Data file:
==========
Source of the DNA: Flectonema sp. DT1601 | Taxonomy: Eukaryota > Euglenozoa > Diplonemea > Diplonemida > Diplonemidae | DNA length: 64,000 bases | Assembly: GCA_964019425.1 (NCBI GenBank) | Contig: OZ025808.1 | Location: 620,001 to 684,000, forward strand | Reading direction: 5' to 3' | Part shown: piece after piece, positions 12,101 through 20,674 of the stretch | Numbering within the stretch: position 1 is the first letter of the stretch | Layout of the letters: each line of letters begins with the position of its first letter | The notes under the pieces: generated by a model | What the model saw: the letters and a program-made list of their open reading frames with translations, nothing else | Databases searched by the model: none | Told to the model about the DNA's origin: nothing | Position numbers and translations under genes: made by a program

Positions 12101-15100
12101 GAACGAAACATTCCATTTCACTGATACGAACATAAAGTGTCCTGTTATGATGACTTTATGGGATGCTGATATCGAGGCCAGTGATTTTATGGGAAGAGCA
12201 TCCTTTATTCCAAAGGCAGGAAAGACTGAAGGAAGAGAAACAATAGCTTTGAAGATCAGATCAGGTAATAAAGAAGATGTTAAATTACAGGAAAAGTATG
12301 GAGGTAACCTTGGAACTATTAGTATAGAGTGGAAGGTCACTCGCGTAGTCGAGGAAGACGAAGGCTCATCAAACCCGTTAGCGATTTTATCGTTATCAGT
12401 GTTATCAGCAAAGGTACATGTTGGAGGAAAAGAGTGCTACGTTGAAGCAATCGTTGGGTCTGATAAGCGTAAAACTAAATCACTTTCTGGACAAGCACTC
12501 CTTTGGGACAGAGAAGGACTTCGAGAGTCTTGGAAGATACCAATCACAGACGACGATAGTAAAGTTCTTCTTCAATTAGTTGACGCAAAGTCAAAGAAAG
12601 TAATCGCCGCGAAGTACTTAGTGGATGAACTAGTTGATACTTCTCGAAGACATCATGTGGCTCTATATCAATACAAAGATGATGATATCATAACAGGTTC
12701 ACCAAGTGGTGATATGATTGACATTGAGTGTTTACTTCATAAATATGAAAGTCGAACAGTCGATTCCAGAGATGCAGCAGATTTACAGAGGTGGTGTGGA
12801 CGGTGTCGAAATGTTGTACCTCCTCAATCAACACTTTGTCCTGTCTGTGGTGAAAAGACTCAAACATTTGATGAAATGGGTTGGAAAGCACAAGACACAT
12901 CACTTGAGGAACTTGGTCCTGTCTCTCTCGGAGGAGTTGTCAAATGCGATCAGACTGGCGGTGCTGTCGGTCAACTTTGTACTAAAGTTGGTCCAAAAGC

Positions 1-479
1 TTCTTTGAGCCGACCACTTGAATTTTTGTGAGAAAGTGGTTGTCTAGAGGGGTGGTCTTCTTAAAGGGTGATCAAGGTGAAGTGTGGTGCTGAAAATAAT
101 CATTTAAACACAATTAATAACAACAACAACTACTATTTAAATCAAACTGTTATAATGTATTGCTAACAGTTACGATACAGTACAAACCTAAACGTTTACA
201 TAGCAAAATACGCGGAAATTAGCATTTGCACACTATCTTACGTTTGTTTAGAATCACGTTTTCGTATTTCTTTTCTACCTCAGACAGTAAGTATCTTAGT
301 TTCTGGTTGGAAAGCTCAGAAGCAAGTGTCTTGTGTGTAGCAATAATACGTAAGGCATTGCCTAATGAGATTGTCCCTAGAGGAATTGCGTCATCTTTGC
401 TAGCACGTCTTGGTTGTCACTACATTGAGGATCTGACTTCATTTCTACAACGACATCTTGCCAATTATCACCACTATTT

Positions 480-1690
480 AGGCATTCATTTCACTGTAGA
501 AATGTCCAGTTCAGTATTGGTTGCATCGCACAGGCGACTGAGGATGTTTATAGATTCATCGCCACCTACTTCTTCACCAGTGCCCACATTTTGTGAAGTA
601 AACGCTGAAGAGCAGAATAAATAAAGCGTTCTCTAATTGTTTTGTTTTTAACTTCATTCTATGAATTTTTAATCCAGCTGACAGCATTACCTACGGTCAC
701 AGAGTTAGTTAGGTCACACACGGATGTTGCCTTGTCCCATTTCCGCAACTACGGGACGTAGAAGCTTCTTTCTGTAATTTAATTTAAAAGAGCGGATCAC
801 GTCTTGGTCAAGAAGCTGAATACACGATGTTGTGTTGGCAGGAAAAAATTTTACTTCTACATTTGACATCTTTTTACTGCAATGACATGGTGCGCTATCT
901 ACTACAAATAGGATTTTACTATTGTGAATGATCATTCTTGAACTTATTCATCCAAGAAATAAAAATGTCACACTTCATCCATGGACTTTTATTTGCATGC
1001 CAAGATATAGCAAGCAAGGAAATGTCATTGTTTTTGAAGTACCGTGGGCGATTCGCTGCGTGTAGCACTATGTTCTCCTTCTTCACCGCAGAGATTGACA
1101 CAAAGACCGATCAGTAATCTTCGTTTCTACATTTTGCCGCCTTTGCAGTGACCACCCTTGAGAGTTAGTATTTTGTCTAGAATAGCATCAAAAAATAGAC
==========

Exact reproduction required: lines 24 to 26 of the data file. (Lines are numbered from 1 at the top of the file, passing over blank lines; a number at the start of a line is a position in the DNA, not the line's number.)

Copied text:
901 ACTACAAATAGGATTTTACTATTGTGAATGATCATTCTTGAACTTATTCATCCAAGAAATAAAAATGTCACACTTCATCCATGGACTTTTATTTGCATGC
1001 CAAGATATAGCAAGCAAGGAAATGTCATTGTTTTTGAAGTACCGTGGGCGATTCGCTGCGTGTAGCACTATGTTCTCCTTCTTCACCGCAGAGATTGACA
1101 CAAAGACCGATCAGTAATCTTCGTTTCTACATTTTGCCGCCTTTGCAGTGACCACCCTTGAGAGTTAGTATTTTGTCTAGAATAGCATCAAAAAATAGAC